I’m going to acknowledge the proverbial elephant in the room: . Any time we’re talking about a 2.5d turn-based game, if you don’t think I’m going to bring up the greatest turn-based strategy series of all time, then you’re wrong (for the avoidance of doubt, best real-time strategy game series is, of course, Command & Conquer or Age of Empires and I don’t care if you think I’m basic). And for good reason, no game before or since has quite managed to perfect the blend of varied map design, in-depth AI, a surprisingly involving story and most importantly, it was actually fun to play.

With no AW games since 2008’s Days of Ruin, with only the, admittedly very consistent, Fire Emblem series to frequently scratch that itch*, every time a similar game comes out I begin to wonder, could this be the new successor to Advance Wars I’ve been waiting for?

Image: PQube Ltd

makes a good argument for being that game I’ve been looking for. Essentially it’s Advance Wars but with Gundam which is a powerful combination. You play through four campaigns as a variety of plucky young mech pilots who also happen to lead battalions of other mechs to victory or imminent destruction.

I like that the core dynamic is something of a classic for this type of game, Rock-Paper-Scissors dynamics as you have your three core types of infantry: footsoldiers, bombastics and snipers. There is a fun range of other units throughout the game including artillery and medics though especially early on in proceedings, you may find yourself consistently using your somewhat overpowered commander units, able to tear through two or three enemies in a single shot and also absorb a ridiculous amount of enemy punishment.

The map designs have a nice difficulty to them, starting off on reasonably flat terrain and by the end of the game forcing you to make some fiendish tactical decisions, almost making one move the difference between success and defeat. The AI, while not quite fiendish enough to be too taxing, does at least follow unique patterns making them harder to predict. Though this does result in some baffling decisions on their part such as attacking a unit with full health when two with barely any are within range.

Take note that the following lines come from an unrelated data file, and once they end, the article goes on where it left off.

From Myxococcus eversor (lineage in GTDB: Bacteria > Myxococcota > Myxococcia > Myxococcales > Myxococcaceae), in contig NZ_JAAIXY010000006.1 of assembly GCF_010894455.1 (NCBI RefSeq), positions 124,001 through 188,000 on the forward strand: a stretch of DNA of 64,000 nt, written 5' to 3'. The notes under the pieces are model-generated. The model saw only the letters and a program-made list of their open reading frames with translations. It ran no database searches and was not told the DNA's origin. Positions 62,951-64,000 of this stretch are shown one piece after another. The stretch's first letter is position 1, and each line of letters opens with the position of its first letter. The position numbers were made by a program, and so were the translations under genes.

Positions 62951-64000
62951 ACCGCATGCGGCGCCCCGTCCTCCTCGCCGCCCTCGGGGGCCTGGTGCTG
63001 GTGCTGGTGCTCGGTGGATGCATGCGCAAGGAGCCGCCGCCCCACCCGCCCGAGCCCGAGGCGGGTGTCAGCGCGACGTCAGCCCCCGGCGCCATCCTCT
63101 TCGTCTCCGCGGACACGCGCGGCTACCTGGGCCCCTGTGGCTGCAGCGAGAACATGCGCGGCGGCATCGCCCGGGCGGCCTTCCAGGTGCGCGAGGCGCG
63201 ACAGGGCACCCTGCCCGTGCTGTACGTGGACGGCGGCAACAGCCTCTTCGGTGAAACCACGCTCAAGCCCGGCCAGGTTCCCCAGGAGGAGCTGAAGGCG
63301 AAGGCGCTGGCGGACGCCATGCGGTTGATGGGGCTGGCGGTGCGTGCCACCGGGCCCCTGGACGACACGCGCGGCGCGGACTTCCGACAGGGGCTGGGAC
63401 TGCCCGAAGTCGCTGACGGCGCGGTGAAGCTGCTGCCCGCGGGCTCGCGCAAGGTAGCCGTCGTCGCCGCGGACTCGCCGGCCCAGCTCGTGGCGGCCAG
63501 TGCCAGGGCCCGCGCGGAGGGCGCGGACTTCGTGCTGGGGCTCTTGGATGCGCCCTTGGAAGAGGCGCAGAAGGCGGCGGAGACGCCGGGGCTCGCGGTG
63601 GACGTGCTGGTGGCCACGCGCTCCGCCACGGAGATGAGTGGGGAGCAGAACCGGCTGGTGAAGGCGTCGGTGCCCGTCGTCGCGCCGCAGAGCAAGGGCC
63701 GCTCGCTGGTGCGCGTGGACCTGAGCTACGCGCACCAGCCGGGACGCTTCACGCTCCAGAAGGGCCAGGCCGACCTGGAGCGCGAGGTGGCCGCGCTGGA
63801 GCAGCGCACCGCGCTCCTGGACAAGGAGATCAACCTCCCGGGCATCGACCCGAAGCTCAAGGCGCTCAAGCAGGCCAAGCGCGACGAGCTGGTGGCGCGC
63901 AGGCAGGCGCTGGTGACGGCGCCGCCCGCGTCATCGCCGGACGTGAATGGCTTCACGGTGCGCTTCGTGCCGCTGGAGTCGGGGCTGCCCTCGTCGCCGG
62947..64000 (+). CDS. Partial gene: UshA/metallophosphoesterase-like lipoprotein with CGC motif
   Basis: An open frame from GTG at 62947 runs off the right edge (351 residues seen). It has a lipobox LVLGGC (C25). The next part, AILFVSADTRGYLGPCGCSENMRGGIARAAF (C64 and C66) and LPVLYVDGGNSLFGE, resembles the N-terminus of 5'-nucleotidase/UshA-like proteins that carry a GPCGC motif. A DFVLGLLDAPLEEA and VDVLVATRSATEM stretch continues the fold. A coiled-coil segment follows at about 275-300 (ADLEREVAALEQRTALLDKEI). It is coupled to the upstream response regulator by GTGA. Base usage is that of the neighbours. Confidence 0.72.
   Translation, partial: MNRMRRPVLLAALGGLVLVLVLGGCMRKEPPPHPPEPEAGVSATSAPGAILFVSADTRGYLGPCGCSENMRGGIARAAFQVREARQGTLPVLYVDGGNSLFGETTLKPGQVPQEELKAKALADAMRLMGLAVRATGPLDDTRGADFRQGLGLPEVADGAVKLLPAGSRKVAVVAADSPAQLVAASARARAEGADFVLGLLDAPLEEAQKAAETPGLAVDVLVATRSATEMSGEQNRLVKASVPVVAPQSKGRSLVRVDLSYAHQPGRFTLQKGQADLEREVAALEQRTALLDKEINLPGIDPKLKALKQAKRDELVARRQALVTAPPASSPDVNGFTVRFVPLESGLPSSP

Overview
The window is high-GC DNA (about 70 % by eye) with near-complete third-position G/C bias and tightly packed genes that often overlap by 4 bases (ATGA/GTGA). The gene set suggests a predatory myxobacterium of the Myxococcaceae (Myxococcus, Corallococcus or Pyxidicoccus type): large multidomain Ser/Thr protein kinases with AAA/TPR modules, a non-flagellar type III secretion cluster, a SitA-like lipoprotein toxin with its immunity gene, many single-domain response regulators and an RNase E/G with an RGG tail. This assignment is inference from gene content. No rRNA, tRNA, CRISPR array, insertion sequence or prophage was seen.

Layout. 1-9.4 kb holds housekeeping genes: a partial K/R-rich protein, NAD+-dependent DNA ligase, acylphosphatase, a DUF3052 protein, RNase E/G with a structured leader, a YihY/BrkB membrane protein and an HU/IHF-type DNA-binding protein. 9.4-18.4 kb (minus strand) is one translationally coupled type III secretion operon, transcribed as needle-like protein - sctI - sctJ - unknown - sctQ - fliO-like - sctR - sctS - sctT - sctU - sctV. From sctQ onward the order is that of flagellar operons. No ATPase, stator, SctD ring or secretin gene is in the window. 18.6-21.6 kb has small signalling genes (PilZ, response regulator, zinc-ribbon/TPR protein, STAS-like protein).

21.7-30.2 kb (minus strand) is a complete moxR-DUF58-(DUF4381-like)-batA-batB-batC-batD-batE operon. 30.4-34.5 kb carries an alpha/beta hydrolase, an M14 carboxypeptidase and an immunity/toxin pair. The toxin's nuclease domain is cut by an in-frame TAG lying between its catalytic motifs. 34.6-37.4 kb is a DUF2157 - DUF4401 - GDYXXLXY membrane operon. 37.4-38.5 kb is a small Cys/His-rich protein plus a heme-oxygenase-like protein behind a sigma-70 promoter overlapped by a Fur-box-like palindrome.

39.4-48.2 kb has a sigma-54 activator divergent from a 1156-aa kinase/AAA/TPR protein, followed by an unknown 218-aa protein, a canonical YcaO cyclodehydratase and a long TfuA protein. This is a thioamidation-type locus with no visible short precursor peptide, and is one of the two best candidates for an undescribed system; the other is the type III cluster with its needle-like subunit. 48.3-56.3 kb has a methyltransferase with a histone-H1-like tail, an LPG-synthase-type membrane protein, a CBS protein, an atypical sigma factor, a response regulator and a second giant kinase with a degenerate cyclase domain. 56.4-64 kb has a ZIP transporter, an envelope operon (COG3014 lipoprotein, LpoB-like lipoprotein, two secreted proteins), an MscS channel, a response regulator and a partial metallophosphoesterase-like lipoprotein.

Image: PQube Ltd

The story is somewhat standard Star Wars-style operatics involving republics, rebellions and people having to come together to defeat a common foe but it works enough to provide context to the individual levels and a small element that many games forget is the actual dialogue has some differentiation of rhythms to make it feel like they are a range of people and not just sounding like the same one writer (perhaps my only criticism of Death Stranding).

The best part is that it is very good fun. With the serialised storytelling and quick, skirmish-style levels, it’s perfect to pick-up-and-play for half an hour or get lost in a marathon gameplay session. While it’s not a perfect experience, the thing is that the downsides do not compare to the upsides either in terms of quantity or importance. The core gameplay is good, the maps are well-designed, the map editor has a good level of detail and even though the story isn’t fully involving, the gameplay makes finishing the game feel like an achievement.

Ultimately, it comes down to one thing, does the phrase Advance Wars but with giant mech suits fill you with joy? If it does, get yourself a copy of Warborn, you’ll probably love it. If it doesn’t, I hope you find something in your life that does.

*I should make it clear, I adore much of the Fire Emblem canon and especially some of the complexities of its Class system mixed with a predominance of using Rock-Paper-Scissors logic but some of the recent games, bar Fates have felt like they’ve been treated water a bit, especially when it comes to exciting map design.

Also if you were wondering what the best Advance Wars replacement is, it’s Wargroove. It’s the only one with a dog army.

Warborn is out now for PlayStation 4, Nintendo Switch, PC & One